GRACIELA CHICHILNISKY, Columbia University
"The Foundations of Probability and Statistics with Black Swans" [PDF]

Classical mechanics, probability and statistics neglect rare events. The associated stochastic systems represent smooth transition while real systems exhibit jumps as well as continuous evolution. The universe is bumpy as well as continuous and so are most of natural systems, such as earth shifts, as well as social systems such as the economy and financial markets. We present a new axiomatic treatment of probability and statistics with black swans, which are rare events with momentous consequences. The new axioms differ from traditional axioms of probability and statistics in that we require 'sensitivity to rare events'. A representation theorem identifies a new type of measures on R that has both countably additive and purely finitely additive parts. This leads to distributions with heavy tails, and to stochastic systems that result in jump  diffusion processes through time. The new axioms are compared with the standard axioms of mathematics and probability theory and are shown to differ in a crucial axiom (“Monotone Continuity, S.P.4.”) that is generally invoked and is restrictive enough to eliminate heavy tails and to underestimate rare events. The new theory is able to integrate ambiguous features of mathematics and includes aspects of Godel's Incompleteness Theorem as well as the Independence of the Continuum Hypothesis and the Axiom of Choice, and is applied to practical examples of measure theory, probability and stochastic systems in natural systems as well as in financial markets.
 TED HSU, Member of Parliament for Kingston and the Islands
Reflections of a new scientistparliamentarian [PDF]

How can we communicate the importance of fundamental research? How can we muster a democratic will to take action on climate change? What could be missing in the education of Canadians? What difference could a scientistpolitician make in parliament?
Ted Hsu, a former theoretical physicist, and now MP for Kingston and the Islands and the Liberal Party critic for science and technology and economic development in Ontario will share some thoughts about these questions and propose practical suggestions for those who wish they could have a bigger influence on government.
 MARTIN NOWAK, Harvard University
Evolution of Cooperation [PDF]

Natural selection is based on competition between individuals. Cooperation means that individuals help one another. Why competitors should cooperate is a conundrum. Yet cooperation is abundant in nature and can even be seen as the master architect of evolution. Without cooperation there is no construction. The emergence of cells, multicellular organisms, animal societies and human language all require cooperation. I present five mechanisms for the evolution of cooperation: kin selection, direct reciprocity, indirect reciprocity, spatial selection and group selection. Direct and indirect reciprocity are the key mechanisms for understanding prosocial behavior among humans and are needed for the survival of intelligent life on earth.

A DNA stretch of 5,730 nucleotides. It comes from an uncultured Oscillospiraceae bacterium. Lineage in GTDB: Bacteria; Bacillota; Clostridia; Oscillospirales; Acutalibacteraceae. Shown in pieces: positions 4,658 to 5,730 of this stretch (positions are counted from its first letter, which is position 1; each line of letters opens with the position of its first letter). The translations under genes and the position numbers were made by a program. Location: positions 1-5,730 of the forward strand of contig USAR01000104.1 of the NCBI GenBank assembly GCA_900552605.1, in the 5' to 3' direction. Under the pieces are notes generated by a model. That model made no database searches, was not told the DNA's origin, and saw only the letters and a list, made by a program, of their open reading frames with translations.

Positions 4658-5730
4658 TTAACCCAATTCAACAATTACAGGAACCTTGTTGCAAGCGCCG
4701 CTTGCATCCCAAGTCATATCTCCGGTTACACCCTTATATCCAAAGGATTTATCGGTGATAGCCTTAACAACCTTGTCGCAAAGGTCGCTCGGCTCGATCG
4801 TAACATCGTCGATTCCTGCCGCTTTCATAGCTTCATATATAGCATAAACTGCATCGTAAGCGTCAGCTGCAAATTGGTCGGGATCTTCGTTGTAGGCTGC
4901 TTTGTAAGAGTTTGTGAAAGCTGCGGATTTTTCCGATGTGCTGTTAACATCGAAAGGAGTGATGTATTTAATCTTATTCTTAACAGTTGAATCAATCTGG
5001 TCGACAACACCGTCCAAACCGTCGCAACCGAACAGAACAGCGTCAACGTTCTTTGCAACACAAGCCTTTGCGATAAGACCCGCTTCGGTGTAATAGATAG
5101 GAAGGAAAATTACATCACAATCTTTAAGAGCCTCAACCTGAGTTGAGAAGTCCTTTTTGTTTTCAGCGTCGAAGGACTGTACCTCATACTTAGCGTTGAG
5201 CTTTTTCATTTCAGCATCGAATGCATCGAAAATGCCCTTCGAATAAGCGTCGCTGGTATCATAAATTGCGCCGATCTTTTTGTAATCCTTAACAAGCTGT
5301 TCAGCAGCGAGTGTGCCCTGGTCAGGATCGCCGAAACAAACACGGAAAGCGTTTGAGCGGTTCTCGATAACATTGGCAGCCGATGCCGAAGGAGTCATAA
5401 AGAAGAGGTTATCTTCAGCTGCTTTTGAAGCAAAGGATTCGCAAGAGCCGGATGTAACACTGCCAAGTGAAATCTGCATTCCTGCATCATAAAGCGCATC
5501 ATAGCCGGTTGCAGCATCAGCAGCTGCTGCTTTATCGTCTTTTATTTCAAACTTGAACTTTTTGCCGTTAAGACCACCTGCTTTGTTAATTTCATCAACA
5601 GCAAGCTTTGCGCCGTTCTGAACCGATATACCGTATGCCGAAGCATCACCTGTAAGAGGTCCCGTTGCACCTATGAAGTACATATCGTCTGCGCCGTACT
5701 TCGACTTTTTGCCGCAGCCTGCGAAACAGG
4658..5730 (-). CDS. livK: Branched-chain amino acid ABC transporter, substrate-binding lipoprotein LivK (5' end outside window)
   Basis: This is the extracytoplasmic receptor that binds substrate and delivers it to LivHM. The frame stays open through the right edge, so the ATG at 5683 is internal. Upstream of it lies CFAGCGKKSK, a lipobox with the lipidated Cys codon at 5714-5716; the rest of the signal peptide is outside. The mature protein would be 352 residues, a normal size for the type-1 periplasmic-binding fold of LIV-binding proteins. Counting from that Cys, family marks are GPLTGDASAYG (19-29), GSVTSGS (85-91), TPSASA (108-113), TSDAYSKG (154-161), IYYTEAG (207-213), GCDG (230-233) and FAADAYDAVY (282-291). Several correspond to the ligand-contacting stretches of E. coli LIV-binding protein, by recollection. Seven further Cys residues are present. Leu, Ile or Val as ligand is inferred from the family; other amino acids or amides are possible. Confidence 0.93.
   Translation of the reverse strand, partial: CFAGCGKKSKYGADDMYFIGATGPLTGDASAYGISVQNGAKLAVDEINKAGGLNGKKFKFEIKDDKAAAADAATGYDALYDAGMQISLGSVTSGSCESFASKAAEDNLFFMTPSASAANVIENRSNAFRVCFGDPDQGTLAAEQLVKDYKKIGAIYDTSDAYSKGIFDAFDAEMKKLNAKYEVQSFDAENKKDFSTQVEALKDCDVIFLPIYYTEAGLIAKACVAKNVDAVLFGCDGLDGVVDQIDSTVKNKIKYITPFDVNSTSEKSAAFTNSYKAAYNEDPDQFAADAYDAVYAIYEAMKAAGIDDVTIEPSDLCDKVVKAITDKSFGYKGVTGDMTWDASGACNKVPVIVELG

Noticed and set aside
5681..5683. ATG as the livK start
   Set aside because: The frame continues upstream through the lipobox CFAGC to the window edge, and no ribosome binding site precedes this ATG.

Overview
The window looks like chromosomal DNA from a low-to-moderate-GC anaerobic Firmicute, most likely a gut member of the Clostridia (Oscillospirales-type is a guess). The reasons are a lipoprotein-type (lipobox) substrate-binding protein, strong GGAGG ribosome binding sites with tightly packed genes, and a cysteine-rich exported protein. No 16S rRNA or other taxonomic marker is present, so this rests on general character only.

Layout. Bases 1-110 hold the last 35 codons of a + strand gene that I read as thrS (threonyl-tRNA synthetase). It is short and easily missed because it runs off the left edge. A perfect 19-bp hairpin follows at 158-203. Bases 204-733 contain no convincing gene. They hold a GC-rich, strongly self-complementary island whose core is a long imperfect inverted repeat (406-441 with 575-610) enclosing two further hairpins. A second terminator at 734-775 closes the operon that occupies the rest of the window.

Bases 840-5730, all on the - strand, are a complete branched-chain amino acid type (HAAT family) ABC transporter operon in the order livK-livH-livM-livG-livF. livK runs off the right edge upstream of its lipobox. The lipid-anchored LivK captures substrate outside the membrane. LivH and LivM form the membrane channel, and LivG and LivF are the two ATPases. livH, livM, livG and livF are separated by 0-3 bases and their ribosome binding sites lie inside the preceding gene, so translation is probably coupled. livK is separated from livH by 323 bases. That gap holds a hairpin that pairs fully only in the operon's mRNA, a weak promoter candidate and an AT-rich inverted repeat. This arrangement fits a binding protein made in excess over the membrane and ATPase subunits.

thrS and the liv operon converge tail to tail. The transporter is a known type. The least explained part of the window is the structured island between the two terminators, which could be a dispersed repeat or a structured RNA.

Further Reading:
Nowak MA (2006). Five rules for the evolution of cooperation. Science 314: 15601563
Nowak MA, CE Tarnita, EO Wilson (2010). The evolution of eusociality. Nature 466: 10571062.
Nowak MA \& Highfield R (2011) SuperCooperators. Simon \& Schuster.
 DUONG H. PHONG, Columbia University
Green's functions and complex MongeAmpere equations [PDF]

The classical Green's function plays an important role in function theory of one complex variable or two real variables. In higher dimensions, from the point of view of complex analysis, its proper generalization is as the pluricomplex Green's function, which is a solution of a complex MongeAmpere equation with a Dirac mass. We discuss the geometric properties of pluricomplex Green's functions, as well as methods for solving such MongeAmpere equations, with emphasis on a priori estimates, geometric constructions, and the differences with real MongeAmpere equations.
 CATHERINE SULEM, University of Toronto
The Dynamics of Ocean Waves [PDF]

The theory of ocean waves has been an active topic of research for more than 150
years due to the significance of the sea in human history. The motion of waves is a very
complex phenomenon and its study has applications in every aspect of our lives.
I will show how methods of mathematical analysis combined with asymptotic theory
and numerical simulations can contribute to a better understanding of propagation and
interaction of large amplitude ocean waves, both at the surface of the ocean and in its
interior, in regular situations as well as in extreme events.
In particular, I will discuss the influence of bottom topography on wave dynamics.
This is an important topic because of its relevance to coastal engineering, sediment transport, and globalscale propagation of tsunamis. The horizontal length scales of tsunamis
are so large that even in the deep oceans, their impact depends on the particular topography of the coastline and inshore bathymetry. Uneven topography is also responsible for
the generation of internal waves in the oceans. They are commonly observed in regions
of sharp changes in temperature or salinity. Local measurements and photographs taken
from orbital spacecraft show that their presence has a significant effect on the surface of
the sea.
© Canadian Mathematical Society